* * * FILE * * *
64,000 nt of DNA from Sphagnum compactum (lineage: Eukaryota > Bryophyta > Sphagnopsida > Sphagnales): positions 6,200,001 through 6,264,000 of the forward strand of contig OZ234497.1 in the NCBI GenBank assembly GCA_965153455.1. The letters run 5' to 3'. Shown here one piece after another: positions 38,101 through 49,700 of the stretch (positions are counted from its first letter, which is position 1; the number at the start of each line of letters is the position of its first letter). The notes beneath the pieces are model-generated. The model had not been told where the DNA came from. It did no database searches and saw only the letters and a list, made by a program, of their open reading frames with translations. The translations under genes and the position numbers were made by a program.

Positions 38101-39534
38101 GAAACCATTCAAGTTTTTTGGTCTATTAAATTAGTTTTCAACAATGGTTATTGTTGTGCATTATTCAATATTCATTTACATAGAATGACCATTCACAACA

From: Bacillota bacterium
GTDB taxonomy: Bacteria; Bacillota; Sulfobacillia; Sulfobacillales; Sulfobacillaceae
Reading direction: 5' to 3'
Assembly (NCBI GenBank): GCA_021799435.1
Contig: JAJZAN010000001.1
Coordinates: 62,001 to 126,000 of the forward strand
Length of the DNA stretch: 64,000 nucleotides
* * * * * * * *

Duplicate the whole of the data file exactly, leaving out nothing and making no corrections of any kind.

64,000 nt of DNA from Sphagnum compactum (lineage: Eukaryota > Bryophyta > Sphagnopsida > Sphagnales): positions 6,200,001 through 6,264,000 of the forward strand of contig OZ234497.1 in the NCBI GenBank assembly GCA_965153455.1. The letters run 5' to 3'. Shown here one piece after another: positions 38,101 through 49,700 of the stretch (positions are counted from its first letter, which is position 1; the number at the start of each line of letters is the position of its first letter). The notes beneath the pieces are model-generated. The model had not been told where the DNA came from. It did no database searches and saw only the letters and a list, made by a program, of their open reading frames with translations. The translations under genes and the position numbers were made by a program.

Positions 38101-39534
38101 GAAACCATTCAAGTTTTTTGGTCTATTAAATTAGTTTTCAACAATGGTTATTGTTGTGCATTATTCAATATTCATTTACATAGAATGACCATTCACAACA

From: Bacillota bacterium
GTDB taxonomy: Bacteria; Bacillota; Sulfobacillia; Sulfobacillales; Sulfobacillaceae
Reading direction: 5' to 3'
Assembly (NCBI GenBank): GCA_021799435.1
Contig: JAJZAN010000001.1
Coordinates: 62,001 to 126,000 of the forward strand
Length of the DNA stretch: 64,000 nucleotides